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Illustration for article titled Content to Be Slightly Forlorn: Myths and Meanings of Over the Garden Wall, Part Three

Welcome back to "Myths and Meanings of Over the Garden Wall," where I analyze this gorgeous and surreal ten episode mini-series. Here is part one and part two. Beware: here there be spoilers.


Some things I missed last time:

Per the show's creator, Patrick McHale, Wirt's name was originally Walt, but he changed it to Wirt. "Wirt just seemed to fit the character better as he developed. more mysterious. more arrow-like. it's not short for anything."


These story notes/sketches for "Hard Times at the Huskin' Bee" show some discarded names for Enoch: "John of the Torch," "Will of the Wisp," "Jack of the Lantern." A will-o-wisp is a piece of folklore, also called a jack-o-lantern, that appeared to be ghostly lights that led travelers astray. A "wisp" was a bundle of papers lit to make a torch - and people added a generic name to it to create "Will of the Torch" (or "Jack of the Lantern").

And now, onto the episodes:

"Chapter 6: Lullaby in Frogland"

Summary: Wirt, Greg, and Beatrice sneak onboard the ferry filled with frogs in fancy dress in order to get to Adelaide. They get nearly get caught several times before Greg's frog starts to sing and the frogs, in appreciation, let them stay. But what secret is Beatrice keeping?


References: The ferry is called the "McLoughlin Brothers Ferry," referencing the McLoughlin Brothers who published numerous children's books between 1828 and 1920, although theirs were more bowdlerized than Over the Garden Wall.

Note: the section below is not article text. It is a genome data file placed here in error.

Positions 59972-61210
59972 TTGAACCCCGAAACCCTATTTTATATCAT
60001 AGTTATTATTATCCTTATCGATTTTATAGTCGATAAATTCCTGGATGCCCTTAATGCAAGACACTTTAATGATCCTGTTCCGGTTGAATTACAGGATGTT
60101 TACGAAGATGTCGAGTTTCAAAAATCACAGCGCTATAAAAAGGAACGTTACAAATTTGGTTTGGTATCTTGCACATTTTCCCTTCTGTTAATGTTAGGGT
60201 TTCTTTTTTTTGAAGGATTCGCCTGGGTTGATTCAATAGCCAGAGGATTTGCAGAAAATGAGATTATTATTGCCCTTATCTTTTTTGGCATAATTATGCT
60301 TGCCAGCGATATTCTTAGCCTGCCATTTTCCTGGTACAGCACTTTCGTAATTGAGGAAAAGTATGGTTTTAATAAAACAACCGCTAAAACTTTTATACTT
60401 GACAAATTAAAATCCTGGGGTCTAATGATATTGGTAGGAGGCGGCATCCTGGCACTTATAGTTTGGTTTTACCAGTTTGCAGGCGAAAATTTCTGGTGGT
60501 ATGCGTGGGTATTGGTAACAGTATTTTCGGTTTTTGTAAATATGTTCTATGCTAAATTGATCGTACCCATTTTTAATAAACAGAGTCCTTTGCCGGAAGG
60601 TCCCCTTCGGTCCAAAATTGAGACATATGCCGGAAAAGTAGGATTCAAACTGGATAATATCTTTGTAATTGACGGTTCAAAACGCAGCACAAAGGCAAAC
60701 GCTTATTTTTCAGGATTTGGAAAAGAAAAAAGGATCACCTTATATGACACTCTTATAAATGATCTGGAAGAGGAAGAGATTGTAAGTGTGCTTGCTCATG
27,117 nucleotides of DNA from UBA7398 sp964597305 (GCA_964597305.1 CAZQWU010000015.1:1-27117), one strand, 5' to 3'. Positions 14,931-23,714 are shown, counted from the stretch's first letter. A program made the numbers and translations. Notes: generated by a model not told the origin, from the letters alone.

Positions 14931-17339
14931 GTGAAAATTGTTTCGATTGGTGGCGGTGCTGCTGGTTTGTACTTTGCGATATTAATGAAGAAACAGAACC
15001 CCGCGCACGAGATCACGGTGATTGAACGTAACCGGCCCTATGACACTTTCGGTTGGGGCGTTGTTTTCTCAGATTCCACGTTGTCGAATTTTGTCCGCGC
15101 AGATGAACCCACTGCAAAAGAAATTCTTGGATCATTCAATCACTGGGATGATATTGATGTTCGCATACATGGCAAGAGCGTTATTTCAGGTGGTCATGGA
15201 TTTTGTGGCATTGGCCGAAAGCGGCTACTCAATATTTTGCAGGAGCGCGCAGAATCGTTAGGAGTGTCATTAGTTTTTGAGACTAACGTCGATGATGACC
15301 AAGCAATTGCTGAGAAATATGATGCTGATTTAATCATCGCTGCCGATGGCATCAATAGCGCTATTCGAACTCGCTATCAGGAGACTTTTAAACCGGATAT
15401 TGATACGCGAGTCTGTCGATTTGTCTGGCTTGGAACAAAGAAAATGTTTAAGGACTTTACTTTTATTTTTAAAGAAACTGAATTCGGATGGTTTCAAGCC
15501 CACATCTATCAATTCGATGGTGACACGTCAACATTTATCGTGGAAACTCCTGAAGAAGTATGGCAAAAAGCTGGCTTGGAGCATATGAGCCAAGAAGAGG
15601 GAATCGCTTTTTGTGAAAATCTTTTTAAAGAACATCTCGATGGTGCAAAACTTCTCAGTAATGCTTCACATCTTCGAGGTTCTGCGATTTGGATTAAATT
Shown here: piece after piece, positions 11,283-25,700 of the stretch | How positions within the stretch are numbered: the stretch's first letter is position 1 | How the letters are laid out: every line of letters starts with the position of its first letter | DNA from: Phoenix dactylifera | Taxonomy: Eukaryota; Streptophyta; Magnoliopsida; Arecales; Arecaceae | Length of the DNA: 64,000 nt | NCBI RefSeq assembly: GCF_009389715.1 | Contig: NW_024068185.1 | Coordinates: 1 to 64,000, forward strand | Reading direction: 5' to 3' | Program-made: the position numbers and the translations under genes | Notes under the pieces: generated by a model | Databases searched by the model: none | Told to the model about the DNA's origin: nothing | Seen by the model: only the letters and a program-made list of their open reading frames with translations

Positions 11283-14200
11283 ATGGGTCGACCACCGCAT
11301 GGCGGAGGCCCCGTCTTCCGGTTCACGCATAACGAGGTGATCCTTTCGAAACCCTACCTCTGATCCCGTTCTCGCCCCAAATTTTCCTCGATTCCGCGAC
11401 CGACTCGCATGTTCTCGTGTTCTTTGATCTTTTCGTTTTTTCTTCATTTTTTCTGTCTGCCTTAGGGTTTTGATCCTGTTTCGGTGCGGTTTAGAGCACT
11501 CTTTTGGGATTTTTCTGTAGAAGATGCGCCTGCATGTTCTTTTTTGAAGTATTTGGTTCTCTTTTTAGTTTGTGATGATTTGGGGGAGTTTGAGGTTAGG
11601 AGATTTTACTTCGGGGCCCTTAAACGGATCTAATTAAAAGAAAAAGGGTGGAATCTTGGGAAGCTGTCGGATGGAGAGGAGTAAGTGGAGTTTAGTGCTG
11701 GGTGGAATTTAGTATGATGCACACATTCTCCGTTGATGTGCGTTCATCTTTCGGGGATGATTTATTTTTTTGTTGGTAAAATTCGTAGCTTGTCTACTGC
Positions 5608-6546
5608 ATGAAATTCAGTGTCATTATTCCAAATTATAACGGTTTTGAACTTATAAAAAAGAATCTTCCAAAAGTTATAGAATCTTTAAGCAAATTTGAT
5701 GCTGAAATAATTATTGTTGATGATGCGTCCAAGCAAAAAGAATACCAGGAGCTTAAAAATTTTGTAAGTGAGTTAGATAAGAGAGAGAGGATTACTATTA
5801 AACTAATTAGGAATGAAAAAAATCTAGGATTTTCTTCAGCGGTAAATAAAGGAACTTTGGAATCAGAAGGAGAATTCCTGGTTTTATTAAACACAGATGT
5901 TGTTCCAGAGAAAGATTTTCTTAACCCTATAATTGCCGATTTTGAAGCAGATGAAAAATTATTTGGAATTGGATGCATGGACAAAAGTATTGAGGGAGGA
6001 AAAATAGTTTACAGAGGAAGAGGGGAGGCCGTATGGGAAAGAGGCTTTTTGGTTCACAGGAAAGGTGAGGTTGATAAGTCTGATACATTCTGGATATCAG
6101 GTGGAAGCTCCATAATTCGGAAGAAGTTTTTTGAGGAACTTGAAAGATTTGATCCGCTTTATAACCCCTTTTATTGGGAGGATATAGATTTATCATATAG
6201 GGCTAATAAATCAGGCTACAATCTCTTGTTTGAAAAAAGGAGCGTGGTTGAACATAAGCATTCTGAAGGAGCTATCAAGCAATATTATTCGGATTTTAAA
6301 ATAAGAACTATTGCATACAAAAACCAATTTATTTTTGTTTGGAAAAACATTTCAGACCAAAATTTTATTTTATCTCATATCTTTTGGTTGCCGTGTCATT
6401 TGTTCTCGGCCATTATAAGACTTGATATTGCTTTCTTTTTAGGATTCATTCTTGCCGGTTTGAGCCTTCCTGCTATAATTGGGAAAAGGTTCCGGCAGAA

The title, "Lullaby in Frogland," combined with the frogs in fancy dress, indicates some inspiration from Ladislas Starevich's stop motion short film Les Grenouilles qui demandent un roi (literally "The Frogs who wanted a king") which was released in the US as Frogland. You can watch the entirety of it here. (As well, the title evokes "Babes in Toyland," although that's where the similarities stop.)


The song "Over the Garden Wall" that Greg's frog sings actually foreshadows somewhat things that are later revealed that happened with Wirt and Greg in the real world: references to a lake and a single soul (Wirt) who is "content to be slightly forlorn."

When Wirt and Greg finally meet Adelaide of the Pastures, it turns out she's less of a good woman and more of a wicked witch. Her use of string and scissors shows influence from Atropos, one of the Moirai or Fates, who cut the thread of life with her "abhorred shears." Adelaide melts when exposed to the night air, much like the Wicked Witch of the West melted when exposed to water. The Wicked Witch, in L. Frank Baum's original book, was also afraid of the dark.

"Chapter 7: The Ringing of the Bells"

Summary: Wirt and Gregory, now away from Beatrice, find themselves hiding in a cottage where they meet a young girl named Lorna. Lorna's caretaker is the grotesque Auntie Whispers, who has a bell that when rung can control Lorna's every move...